The calm before the storm
Teachers have been back at school preparing classrooms and playgrounds for the arrival of children from Monday. The Valencian government’s education department has issued health safety protocols covering the numbers of students, distances to be maintained, as well as who needs to wear a face mask and when.
But the guidance seems to change regularly – and the latest instructions are that all students from first primary upwards must wear face masks at all times, although this could change again at any moment.
To keep students separated as much as possible, playgrounds have been divided up, class sizes dramatically reduced, and many desks fitted with Perspex screens. One school in Valencia, Colegio Dominicos San Vicente Ferrer, has even built an extra classroom on their roof terrace to gain extra space.
A contentious issue has been regarding testing teachers for Coronavirus, which led to a political row early in the week. The PPCV (the People’s Party for the Valencia region) president Isabel Bonig argued that teachers should all be tested for Covid-19 and has threatened legal action against the health and education departments if they are not.
However, spokesman for the PSPV (the PSOE party for the region) Manolo Mata disagreed, saying that the PP’s proposal went ‘against all scientific arguments’. He said that mass testing of teachers wouldn’t prevent anything and that even negative tests have to be repeated a few days later.
As the new term begins, parents are also being asked to sign a Covid declaration that they will comply with health rules, check their child’s health daily and that they won’t send their children to school if they show any Covid-compatible symptoms – and that they’ll seek medical advice before doing so.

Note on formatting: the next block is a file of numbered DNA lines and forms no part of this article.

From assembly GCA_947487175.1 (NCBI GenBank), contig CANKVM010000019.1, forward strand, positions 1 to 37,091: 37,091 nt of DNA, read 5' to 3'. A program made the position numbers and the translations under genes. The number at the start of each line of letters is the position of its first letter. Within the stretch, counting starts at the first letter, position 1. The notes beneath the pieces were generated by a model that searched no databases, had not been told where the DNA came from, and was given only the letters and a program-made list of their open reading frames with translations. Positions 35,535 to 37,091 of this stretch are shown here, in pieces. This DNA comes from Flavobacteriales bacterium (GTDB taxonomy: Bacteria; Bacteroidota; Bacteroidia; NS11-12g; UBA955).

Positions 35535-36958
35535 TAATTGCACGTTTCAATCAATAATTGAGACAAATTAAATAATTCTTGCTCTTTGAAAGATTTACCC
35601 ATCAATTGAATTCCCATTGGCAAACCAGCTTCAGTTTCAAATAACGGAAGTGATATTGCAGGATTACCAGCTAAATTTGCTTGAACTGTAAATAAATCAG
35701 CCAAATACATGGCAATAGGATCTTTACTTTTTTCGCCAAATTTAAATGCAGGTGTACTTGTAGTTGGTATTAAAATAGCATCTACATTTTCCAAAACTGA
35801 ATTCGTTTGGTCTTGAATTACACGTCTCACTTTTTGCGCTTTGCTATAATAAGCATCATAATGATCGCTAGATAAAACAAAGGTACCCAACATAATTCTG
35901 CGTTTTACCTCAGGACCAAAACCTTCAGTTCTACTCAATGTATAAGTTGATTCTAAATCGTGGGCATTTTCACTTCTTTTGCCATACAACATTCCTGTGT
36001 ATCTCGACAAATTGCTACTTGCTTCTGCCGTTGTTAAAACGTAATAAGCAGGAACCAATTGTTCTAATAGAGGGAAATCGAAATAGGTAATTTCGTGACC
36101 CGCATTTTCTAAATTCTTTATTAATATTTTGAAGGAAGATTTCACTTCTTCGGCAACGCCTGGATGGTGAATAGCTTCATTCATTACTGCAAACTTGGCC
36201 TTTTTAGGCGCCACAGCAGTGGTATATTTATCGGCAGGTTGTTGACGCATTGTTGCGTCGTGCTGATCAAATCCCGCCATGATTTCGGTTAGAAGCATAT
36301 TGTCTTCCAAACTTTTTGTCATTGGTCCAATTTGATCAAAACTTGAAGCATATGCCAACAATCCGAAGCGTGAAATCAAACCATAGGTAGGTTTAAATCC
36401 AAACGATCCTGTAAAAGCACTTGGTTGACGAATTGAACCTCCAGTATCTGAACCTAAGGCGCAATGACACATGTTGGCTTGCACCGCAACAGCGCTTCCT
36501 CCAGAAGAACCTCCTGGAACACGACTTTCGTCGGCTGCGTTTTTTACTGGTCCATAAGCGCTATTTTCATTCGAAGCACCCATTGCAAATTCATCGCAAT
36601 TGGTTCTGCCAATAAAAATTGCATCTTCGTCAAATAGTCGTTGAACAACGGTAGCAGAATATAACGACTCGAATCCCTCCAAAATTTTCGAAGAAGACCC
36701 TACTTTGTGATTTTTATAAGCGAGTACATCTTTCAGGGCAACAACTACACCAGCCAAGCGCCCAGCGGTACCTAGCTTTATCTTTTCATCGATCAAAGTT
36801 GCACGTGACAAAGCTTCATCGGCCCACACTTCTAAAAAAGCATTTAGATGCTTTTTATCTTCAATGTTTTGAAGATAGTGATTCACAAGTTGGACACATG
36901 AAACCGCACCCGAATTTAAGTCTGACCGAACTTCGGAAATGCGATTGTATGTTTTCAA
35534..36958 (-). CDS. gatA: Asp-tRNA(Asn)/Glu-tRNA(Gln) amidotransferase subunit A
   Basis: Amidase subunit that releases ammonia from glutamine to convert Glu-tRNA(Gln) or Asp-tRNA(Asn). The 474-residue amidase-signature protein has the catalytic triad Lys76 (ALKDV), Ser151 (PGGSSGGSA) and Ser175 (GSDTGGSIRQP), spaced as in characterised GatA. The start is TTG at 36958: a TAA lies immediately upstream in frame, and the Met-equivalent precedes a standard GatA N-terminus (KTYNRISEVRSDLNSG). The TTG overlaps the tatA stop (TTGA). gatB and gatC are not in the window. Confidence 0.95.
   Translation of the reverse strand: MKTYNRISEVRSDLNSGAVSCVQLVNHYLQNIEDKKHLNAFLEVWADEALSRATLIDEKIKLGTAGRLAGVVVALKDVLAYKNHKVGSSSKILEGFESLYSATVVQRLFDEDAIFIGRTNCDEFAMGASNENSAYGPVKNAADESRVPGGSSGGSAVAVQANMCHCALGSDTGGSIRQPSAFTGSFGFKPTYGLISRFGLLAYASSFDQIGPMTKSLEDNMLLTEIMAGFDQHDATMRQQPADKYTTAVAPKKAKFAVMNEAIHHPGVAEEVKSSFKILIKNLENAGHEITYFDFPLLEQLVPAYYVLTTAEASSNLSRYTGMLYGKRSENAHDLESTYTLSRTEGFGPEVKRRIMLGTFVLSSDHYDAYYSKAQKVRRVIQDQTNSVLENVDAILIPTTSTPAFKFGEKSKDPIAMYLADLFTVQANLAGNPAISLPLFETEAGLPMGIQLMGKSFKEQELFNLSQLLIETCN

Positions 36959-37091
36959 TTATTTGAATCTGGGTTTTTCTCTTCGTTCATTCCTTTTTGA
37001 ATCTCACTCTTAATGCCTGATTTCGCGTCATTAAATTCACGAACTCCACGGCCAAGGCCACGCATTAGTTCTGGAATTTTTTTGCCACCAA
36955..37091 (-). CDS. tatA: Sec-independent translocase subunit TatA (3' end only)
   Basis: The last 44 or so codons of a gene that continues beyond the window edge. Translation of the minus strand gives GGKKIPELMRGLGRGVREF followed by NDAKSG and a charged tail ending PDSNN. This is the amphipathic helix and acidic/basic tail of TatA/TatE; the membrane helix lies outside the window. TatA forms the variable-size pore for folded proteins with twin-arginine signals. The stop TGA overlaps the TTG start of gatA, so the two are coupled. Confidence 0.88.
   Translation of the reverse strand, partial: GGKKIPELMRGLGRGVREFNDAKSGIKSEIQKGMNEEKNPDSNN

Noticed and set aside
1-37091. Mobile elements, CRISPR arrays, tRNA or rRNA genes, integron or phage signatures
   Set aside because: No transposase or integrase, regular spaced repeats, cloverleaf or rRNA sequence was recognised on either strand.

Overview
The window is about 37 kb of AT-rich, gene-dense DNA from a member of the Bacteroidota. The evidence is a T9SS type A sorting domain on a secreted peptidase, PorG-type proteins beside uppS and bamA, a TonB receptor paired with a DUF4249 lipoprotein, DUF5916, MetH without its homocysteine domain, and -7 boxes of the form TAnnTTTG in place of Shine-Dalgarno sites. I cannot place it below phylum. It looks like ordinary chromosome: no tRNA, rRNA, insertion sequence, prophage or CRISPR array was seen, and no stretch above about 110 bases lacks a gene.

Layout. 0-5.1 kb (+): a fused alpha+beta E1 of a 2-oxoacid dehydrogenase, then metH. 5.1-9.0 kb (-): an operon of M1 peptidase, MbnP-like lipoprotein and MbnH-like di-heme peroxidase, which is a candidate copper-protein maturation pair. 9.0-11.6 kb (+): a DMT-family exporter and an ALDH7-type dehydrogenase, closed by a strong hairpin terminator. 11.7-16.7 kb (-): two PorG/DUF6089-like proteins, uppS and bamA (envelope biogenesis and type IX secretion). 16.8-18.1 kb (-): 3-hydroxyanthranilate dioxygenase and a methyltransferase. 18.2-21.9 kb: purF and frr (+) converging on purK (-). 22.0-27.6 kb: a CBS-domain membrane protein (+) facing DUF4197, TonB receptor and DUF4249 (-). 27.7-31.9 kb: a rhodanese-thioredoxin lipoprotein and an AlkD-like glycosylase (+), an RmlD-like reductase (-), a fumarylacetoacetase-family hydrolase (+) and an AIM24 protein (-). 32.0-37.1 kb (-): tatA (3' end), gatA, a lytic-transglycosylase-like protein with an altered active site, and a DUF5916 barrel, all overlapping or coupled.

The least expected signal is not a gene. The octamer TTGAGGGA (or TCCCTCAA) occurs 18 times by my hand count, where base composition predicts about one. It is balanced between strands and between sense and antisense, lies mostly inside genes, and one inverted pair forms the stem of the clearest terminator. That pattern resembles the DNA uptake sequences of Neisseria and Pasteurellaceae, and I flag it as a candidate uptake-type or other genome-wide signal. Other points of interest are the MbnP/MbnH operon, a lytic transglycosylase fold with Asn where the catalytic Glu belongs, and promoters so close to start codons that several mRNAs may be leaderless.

Universities also approved the compulsory use of face masks this week, but there were doubts about how practical sessions in laboratories and those for medical students could be carried out while maintaining social distancing.
Ahead of schools re-opening on Monday, Valencian Health Minister Ana Barceló sent a message of tranquillity to families, saying that ‘we must stay calm, without letting our guard down’.
She pointed out that the fatality rate had dropped from 8.3% during the first wave to the current 0.3%. She said the intensive care units had reached 56.6% of occupation during the peak in March and are today at 7.6%. She also reported that the health system had stockpiled the necessary sanitary material supplies for the coming months, as well as acquiring a further 403 ventilators.
Local lockdown in Benigànim and other measures
At the start of the week the health department announced that the town of Benigànim would be locked down due to a sudden spike in Coronavirus cases. By Thursday there were reports of new outbreaks in the neighbouring towns and villages.
Meanwhile, the number of new cases being recorded in the city of Valencia itself keeps on growing. On Saturday the region’s president, Ximo Puig, said that the stricter measures that had been brought in covering the metropolitan area on 17 August, would be extended for another 21 days from Tuesday.
The measures mainly affect closing times and limits on capacity, especially in relation to gatherings of family and friends where no more than 10 people are allowed. In addition bingo halls, casinos, betting shops will now have to close at 1am.
Puig also confirmed that he would be signing up for the Radar Covid app next week, that it would come into force gradually, and that the 150 contact tracers he had requested from Spain’s defence ministry would start working in the next few days.
Coronavirus day by day
Click here for all reports on: Coronavirus in Spain
Monday began with 789 positive cases, 22 new outbreaks and 955 all-clears since the previous Friday. Of the new outbreaks, five were work related, the rest related to socialising and nine were located in the city of Valencia.